UEMO Vice President Dr Mary McCarthy explores the burden of COVID-19, resource inequity and vaccine hesitancy on General Practitioners and family doctors.
The Union Européenne des Médecins Omnipraticiens (UEMO) is the European Union of General Practitioners/Family Doctors. It was established more than 50 years ago in Paris, and aims to promote the highest standard of training, practice and patient care within the field of general practice and family medicine throughout Europe and to defend the role of general practitioners (GPs) and family physicians in the healthcare system.
Membership of UEMO is extended to any country which is geographically within Europe; and therefore the membership of the UK has been unaffected by the Brexit negotiations. It holds General Assemblies twice a year to determine the common views of member nations, represented by their delegations, and to present them, through the appropriate channels, to the proper European authorities. It works with other European medical organisations to strengthen professional status and to search for common criteria for professional medical practice in Europe.
General practice is a complex discipline which not only involves a broad knowledge base, encompassing all medical specialities, but which also operates in a holistic manner. It places the patient at the centre, not the disease that the patient happens to have, and considers socioeconomic, psychological and familial aspects of the disease as well as the physical signs and symptoms. As William Osler (1849-1919) said: “The good doctor treats the disease, the great doctor treats the patient”. UEMO is therefore involved in other European organisations and contributes to their debates and discussions. It has been more deeply embedded in the European Medicines Agency since a Joint Statement was signed in 2019 and is also a stakeholder in Health Technology Assessment (HTA).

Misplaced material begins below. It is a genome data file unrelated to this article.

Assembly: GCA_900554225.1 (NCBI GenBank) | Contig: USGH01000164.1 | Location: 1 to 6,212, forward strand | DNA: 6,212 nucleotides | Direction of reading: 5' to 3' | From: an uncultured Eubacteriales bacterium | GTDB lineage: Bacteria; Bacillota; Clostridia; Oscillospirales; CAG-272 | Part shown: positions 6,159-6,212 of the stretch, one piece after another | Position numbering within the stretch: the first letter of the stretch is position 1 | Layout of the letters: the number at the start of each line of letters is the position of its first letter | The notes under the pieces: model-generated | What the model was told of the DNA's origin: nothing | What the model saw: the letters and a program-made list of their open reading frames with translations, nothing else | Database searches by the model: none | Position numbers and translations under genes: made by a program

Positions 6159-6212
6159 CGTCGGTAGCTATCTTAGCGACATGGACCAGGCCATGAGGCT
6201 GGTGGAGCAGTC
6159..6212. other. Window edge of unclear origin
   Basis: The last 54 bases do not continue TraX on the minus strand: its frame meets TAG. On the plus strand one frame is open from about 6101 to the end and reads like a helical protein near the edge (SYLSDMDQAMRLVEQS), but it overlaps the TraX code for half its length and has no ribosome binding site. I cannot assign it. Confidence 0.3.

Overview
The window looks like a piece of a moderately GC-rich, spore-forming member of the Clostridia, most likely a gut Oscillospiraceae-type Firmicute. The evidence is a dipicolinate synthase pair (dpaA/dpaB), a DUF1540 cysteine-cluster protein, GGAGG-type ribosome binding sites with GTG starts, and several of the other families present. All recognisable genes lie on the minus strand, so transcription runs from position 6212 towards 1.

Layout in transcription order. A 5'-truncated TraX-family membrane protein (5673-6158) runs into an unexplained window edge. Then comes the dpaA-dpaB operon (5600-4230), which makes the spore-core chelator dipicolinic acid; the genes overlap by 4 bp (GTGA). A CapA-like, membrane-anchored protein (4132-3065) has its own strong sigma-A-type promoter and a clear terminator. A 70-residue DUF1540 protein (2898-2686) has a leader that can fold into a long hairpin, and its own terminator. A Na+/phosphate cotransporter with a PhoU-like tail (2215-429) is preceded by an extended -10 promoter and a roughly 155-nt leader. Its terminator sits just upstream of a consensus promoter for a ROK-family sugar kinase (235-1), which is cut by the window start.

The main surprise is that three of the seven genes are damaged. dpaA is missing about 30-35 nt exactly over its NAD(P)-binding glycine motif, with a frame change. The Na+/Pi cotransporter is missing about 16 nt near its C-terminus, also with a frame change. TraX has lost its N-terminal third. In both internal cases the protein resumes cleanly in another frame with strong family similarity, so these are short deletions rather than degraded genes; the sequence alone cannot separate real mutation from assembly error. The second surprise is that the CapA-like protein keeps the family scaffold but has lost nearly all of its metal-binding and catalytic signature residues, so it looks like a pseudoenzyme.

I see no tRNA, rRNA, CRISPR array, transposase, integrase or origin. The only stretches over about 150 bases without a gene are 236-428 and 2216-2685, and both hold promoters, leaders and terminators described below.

Its recent policy papers cover topics including Brexit, COVID-19, eHealth policy, childhood obesity, and antimicrobial resistance (It is a member of the EU-JAMRAI project on AMR). It takes part in and is a contributor to EU vaccine policies, the TELL ME project (promoting transparent communication in epidemics), the SMART Project (to measure the use of ICT and eHealth applications) and ENS4Care Project (advocating evidence-based guidelines for nurses and social care workers). It is involved in broad policy discussions in many European health groups and is constantly being asked for advice or participation in special interest groups.
COVID-19, stress and burnout in healthcare
During the COVID-19 pandemic UEMO has been engaged in supporting GPs and family doctors during a time of professional stress. It has monitored burnout among its members and, having noted the increasing harassment of healthcare workers, produced a statement, with other European medical organisations, condemning this. At its Autumn 2020 General Assembly, UEMO also produced a policy paper stating that COVID-19 should be classified as an occupational disease for healthcare workers. The rate of infection for those working in healthcare is three times that of the general population; and it is suggested that more deaths have been caused among general practitioners from this virus than among any other speciality.